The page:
Guaranteed lifetime withdrawal benefit (GLWB) riders are another class of rider that can add value to indexed annuities to ensure the client’s needs are met. GLWBs guarantee that the client will be able to withdraw a certain percentage of the value of his or her benefit base, which has been growing by a guaranteed amount over the course of the annuity’s deferral period (the guarantee is commonly somewhere between 4 and 8 percent) for the client’s lifetime.
While the annuity itself provides a guaranteed growth rate, it also ties the level of growth to the performance of one or more stock index. While this allows the client to participate in market gains, insurers carriers cap the return a client can receive in order to offer guaranteed benefits regardless of any market downturns.
When a GLWB is combined with an indexed annuity product, the client may be able to maximize the level of income he or she can draw from the product package—with a lower premium payment rate than what might be required when a GLWB is paired with a different type of annuity.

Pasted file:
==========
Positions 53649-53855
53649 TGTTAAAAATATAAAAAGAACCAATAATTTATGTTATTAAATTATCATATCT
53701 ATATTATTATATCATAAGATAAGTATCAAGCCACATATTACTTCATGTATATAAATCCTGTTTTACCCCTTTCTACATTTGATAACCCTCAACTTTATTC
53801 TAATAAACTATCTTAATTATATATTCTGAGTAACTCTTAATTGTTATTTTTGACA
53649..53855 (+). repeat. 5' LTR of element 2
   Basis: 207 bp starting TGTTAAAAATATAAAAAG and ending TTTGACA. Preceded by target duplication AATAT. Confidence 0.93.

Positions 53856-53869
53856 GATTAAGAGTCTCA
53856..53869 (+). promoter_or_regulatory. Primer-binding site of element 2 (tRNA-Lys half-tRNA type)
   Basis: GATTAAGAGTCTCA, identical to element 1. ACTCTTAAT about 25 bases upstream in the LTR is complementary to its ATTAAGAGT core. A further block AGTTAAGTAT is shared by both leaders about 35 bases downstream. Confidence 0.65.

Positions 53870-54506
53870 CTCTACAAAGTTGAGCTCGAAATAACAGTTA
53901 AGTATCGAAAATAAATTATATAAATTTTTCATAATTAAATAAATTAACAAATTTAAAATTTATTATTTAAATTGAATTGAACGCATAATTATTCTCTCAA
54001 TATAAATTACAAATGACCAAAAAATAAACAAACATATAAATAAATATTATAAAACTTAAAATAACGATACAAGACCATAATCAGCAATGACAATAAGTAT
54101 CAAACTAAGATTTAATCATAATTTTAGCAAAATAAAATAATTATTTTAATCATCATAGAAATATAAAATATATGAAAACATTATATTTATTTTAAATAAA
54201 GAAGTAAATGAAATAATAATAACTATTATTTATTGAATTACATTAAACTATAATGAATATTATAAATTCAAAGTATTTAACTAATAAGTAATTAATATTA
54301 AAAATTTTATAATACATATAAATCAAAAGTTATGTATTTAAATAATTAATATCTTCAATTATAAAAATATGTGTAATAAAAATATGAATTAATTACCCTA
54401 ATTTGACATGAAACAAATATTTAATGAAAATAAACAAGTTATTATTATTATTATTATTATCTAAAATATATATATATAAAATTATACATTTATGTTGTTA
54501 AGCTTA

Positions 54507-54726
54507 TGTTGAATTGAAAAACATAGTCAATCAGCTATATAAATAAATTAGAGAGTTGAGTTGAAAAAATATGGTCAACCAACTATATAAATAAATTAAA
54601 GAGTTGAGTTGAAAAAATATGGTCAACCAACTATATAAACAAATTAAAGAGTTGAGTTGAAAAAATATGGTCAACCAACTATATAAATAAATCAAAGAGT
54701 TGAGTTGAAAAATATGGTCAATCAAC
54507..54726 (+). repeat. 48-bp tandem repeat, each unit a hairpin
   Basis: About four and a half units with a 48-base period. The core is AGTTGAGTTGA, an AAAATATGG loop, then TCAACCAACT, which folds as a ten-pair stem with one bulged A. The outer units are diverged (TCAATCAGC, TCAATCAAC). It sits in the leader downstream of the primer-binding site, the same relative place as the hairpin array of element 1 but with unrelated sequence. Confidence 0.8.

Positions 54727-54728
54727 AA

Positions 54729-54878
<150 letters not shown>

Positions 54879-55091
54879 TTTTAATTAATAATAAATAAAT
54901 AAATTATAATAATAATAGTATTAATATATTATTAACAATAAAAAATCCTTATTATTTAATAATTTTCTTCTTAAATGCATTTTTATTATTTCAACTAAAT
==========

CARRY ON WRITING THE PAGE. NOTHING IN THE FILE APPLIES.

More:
One thing that is clear going into 2017 is that many carriers are simply uncertain as to what will happen under the new administration. However, fear of violating the fiduciary rule has already led advisors to begin compliance efforts, and valuable fixed indexed annuities can provide a solution for many clients.
See these additional blog postings by Professors Bloink and Byrnes:
State Crackdown on Annuities Sharpens Suitability Issues for Advisors
Annuities in 401(k) plans could benefit from GAO report
Originally published on Tax Facts Online, the premier resource providing practical, actionable and affordable coverage of the taxation of insurance, employee benefits, small business and individuals.